Last week I jumped on a plane and headed towards Elvis. He is now in the care of Uwe Salwender at Area 63 Productions in Orange, California.
Uwe has a fabulous shop with a great crew. It is obvious they all work well together. He tells me that as many as five Airstreams in different phases of restoration have been inside the shop at one time.
His trailers are truly custom, everything from retail space in a ‘Stream to anyone’s dream ‘Stream. The mirror shine on one of his current projects is something to behold.
First, Uwe brought Elvis out from the secure RV storage area which is just a short distance from the shop.
He is sporting new tires and wheels. It was really nice to see the whale tail again shining in the California sun. Especially since Elvis is a California trailer, I’m sure he feels right at home here.
In hardly any time at all, Elvis was emptied of the entire stash of goodies still inside from Trailer Buff.
Because of the weight, the fridge, oven broiler, and the divan were left in towards the front.
Then Uwe had his crew replace the existing casework according to the original layout. The goal was to bring all the casework framing back inside a near empty trailer to get a feel for the space and how it would work.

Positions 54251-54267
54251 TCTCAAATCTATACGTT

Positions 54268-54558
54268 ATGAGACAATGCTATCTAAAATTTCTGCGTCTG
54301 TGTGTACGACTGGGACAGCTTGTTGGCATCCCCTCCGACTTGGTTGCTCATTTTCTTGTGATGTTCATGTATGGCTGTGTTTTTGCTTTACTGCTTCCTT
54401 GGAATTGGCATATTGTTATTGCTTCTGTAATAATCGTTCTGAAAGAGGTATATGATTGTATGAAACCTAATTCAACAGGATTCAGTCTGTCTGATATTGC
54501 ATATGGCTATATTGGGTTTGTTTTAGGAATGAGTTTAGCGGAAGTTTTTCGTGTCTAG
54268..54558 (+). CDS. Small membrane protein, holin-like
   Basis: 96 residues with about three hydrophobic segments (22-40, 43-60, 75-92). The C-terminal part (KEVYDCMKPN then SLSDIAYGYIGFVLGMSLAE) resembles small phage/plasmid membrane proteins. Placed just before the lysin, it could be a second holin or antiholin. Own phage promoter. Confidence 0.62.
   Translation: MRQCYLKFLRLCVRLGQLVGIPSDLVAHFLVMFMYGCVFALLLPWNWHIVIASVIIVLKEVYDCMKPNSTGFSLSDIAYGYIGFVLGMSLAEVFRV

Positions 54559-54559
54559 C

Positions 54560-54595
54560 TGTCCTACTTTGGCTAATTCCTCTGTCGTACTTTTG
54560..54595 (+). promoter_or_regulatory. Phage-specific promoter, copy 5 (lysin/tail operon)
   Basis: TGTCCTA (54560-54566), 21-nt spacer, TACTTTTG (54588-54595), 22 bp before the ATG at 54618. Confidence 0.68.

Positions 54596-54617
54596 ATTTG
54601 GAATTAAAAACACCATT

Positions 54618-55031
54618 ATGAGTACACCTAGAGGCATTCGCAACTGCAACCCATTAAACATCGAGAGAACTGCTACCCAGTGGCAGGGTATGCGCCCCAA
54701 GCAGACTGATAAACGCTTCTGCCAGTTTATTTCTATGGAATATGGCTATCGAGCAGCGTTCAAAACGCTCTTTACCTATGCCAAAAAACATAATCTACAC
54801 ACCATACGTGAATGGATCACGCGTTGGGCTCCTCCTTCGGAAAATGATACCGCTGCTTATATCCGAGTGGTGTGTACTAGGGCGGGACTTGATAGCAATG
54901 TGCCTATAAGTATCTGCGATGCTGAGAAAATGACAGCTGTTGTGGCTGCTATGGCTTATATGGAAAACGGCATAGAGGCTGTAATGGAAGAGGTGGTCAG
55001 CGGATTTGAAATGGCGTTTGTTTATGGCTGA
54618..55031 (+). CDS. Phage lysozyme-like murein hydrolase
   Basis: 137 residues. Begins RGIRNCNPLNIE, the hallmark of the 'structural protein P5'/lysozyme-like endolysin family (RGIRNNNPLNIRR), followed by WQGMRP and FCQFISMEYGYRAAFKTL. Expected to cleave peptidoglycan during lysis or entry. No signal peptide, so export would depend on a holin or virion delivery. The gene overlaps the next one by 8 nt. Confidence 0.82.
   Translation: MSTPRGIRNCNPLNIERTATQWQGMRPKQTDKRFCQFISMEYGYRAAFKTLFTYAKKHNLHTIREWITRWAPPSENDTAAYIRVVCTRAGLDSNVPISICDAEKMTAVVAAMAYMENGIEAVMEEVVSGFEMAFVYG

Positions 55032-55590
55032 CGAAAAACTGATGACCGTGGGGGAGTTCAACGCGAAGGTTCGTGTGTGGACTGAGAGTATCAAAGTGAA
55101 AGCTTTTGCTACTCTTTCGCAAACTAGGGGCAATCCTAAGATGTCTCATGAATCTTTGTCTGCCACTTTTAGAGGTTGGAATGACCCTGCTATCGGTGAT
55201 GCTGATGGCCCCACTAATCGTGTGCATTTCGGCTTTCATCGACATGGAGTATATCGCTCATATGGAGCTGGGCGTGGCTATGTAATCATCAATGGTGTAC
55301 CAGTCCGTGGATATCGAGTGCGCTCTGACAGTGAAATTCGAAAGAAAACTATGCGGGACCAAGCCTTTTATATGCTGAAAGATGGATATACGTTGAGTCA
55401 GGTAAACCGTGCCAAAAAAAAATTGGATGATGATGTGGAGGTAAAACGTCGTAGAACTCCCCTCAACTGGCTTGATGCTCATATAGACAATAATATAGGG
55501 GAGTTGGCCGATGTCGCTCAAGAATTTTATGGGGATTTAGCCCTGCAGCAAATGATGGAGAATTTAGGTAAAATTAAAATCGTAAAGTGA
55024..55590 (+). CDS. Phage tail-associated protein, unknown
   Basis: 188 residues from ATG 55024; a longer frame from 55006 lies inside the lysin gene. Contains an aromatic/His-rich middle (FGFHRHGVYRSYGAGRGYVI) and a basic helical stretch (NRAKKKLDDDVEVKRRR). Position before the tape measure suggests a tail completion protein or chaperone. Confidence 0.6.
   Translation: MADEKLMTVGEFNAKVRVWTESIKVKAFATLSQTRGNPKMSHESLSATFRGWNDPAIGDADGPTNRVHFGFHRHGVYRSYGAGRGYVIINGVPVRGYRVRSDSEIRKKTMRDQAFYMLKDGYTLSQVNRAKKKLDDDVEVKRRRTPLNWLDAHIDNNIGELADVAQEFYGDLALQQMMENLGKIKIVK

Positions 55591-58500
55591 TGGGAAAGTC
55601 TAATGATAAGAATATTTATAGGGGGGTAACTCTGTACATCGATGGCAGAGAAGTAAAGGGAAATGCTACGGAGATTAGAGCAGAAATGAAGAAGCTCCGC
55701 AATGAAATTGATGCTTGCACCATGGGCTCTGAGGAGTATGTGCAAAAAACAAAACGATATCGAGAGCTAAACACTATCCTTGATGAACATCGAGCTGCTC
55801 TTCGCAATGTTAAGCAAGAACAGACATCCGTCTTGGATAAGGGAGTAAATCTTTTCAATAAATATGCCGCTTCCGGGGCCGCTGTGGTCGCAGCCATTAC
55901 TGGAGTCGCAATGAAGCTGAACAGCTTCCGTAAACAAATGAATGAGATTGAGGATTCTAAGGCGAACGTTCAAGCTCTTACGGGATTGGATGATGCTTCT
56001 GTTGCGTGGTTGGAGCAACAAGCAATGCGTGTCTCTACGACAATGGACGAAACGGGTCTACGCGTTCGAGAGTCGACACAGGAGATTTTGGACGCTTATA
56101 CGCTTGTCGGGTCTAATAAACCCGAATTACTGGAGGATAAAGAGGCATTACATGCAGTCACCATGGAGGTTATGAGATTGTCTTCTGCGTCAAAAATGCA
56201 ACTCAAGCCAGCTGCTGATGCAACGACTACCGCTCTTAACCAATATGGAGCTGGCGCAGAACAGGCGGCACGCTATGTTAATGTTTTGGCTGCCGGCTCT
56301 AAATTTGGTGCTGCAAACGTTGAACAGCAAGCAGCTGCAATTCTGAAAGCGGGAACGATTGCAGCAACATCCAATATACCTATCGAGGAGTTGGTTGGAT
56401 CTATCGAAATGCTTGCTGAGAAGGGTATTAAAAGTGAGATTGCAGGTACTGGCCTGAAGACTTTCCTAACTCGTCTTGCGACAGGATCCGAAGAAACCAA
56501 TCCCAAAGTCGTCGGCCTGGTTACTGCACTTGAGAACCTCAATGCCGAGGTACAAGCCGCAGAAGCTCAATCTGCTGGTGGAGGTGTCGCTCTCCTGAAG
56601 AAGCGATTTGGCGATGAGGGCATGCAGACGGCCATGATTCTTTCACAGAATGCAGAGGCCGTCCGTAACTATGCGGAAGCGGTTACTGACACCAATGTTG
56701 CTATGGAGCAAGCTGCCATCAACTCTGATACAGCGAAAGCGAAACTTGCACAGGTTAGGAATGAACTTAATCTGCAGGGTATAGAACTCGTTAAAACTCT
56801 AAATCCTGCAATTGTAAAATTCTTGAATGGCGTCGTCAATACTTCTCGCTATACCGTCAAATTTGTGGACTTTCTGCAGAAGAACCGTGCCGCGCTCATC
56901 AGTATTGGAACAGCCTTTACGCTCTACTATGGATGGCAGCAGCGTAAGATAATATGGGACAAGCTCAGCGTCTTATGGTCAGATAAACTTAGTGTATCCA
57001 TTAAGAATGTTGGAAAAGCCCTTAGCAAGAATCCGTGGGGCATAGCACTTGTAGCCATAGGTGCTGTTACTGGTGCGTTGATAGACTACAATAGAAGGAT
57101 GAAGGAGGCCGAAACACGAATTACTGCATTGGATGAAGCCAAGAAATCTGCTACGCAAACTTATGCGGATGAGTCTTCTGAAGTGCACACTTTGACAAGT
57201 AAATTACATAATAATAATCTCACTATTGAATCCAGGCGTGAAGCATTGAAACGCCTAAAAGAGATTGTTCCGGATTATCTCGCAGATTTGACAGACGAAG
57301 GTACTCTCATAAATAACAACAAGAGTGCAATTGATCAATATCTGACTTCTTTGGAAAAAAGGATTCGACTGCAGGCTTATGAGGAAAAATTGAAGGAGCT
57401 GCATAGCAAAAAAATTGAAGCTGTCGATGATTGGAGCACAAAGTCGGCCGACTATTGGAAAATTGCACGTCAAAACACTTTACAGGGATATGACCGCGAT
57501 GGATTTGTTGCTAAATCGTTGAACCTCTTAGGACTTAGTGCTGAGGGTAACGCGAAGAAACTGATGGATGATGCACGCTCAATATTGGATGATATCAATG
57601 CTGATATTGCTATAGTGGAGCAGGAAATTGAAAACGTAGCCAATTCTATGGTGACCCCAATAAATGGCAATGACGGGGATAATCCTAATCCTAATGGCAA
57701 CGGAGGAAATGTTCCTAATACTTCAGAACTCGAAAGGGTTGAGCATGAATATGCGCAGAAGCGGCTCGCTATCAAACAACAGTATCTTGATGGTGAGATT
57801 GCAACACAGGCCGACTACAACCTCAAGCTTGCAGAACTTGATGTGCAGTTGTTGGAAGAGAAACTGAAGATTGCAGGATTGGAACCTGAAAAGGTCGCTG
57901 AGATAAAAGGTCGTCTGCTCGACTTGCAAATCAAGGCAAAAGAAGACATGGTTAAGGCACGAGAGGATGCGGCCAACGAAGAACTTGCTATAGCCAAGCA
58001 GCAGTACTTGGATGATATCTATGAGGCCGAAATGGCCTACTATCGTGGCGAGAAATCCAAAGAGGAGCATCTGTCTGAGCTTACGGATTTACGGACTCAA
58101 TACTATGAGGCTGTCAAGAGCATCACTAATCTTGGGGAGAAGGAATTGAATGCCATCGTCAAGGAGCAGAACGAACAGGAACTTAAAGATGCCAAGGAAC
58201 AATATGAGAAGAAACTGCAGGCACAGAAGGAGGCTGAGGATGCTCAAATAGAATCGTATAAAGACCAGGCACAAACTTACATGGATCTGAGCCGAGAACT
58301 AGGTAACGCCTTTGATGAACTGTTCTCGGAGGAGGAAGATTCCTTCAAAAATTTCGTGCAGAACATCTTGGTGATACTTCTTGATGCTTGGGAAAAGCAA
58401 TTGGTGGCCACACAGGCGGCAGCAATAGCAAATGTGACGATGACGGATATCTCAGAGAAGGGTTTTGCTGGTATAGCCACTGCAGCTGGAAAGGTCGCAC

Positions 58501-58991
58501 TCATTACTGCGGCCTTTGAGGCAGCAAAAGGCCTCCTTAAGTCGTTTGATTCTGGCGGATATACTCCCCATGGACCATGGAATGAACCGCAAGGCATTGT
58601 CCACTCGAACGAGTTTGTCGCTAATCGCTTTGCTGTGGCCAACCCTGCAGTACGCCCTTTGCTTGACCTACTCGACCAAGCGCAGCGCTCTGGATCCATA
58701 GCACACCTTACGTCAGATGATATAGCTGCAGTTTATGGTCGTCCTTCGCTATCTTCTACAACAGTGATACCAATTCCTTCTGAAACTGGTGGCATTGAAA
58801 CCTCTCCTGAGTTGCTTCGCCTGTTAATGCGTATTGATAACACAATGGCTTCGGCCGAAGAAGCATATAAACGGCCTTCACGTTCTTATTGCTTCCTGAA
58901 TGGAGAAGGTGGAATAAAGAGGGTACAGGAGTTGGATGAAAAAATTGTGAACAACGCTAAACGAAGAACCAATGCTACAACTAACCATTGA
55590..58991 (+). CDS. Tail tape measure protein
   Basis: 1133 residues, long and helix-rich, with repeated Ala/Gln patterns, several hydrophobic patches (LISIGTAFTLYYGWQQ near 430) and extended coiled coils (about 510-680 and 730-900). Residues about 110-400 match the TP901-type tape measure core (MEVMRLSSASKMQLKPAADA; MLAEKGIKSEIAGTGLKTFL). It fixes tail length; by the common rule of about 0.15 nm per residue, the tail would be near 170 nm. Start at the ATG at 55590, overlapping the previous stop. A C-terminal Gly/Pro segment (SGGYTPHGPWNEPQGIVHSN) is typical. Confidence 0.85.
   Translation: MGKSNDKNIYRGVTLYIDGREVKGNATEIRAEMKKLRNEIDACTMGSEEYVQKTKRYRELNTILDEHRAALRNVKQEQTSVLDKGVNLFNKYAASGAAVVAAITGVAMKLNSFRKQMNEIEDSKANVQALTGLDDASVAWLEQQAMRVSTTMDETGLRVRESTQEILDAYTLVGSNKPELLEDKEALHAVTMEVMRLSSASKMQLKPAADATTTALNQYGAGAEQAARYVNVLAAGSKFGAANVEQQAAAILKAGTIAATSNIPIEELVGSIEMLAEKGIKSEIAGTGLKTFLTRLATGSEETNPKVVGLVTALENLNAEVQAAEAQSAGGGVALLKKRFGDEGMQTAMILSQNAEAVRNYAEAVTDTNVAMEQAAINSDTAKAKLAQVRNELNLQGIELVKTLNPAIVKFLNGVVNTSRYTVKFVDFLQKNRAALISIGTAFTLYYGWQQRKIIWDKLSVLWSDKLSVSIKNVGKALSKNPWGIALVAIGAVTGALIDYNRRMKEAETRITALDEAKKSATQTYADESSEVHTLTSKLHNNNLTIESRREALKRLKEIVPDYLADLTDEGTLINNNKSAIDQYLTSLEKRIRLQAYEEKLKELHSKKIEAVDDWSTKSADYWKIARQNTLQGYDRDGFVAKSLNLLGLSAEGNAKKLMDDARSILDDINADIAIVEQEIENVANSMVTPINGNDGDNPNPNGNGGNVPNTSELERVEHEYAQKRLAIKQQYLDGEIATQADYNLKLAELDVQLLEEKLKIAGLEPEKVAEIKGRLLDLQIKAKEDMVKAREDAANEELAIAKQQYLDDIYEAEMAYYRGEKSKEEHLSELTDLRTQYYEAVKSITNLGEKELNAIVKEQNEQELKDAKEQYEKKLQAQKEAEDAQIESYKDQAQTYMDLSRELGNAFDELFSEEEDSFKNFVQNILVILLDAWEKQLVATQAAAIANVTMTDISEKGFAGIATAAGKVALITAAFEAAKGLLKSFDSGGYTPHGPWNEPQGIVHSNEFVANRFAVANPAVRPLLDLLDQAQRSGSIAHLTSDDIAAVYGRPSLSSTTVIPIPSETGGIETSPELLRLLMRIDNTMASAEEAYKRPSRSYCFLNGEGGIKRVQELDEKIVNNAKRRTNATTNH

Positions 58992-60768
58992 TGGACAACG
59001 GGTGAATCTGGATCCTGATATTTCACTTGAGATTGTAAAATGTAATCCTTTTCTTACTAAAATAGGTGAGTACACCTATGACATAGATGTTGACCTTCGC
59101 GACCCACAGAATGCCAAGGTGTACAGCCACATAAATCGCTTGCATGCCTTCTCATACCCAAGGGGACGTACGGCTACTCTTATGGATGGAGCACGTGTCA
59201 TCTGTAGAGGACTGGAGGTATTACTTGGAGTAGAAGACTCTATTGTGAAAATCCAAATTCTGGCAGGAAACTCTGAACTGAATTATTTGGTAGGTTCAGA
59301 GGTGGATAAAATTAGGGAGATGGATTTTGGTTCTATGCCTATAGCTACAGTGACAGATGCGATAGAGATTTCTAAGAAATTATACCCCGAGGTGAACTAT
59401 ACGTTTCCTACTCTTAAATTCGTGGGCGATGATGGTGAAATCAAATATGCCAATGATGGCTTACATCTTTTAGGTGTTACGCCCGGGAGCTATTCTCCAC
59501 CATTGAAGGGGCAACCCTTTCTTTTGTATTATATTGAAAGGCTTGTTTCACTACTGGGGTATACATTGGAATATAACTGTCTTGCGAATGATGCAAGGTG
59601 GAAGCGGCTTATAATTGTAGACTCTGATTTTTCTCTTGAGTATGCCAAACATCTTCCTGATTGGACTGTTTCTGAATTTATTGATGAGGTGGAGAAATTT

Speaking of space, Uwe has a clear sense of good design and how space should flow within an Airstream. This is a blessing as the best I can do is say what I want. Uwe understands how to build what I want and make it work in the space I have.
When I was describing how I envisioned living in Elvis, I could almost see gears turning in his mind as he thought it through and made suggestions. I have a feeling that, in Uwe’s hands, Elvis has the potential to be an extremely amazing Airstream.
In the beginning, I had anticipated the original midship twin layout so I’d be able to travel with Mom and keep an eye on her. Sadly, that isn’t going to happen since she has deteriorated to where trailer travel is out of the question. Even though I am keeping the general layout with the existing casework, there are now some new possibilities. I’ll explain more when Elvis is closer to that point.
After reloading everything, we took Elvis to the scales to get an idea of where we were with the majority of the equipment and casework on board. Turns out the gross trailer weight is at 5100 pounds with a tongue weight of 760. Of course this will change on completion, but it is good information to know now.
We towed Elvis back to his spot in the storage facility. He is in good company. Along with some fairly high-end RVs, there are several other Airstreams including Bill Kerfoot’s beautiful two-door 1954 Liner. Elvis will remain here until it is his turn to go to the shop. When I brought Elvis to Area 63 it was with the understanding that he would be waiting in queue behind those that were here first.
Uwe and I pored for hours over the raft of notes collected since the beginning of rebuilding Elvis. Not to mention finish samples, drawings, equipment lists, and electrical layouts. It seems we are all on the same page now and it’s a wonderful feeling. I know in my heart that Elvis is in the right place at the right time.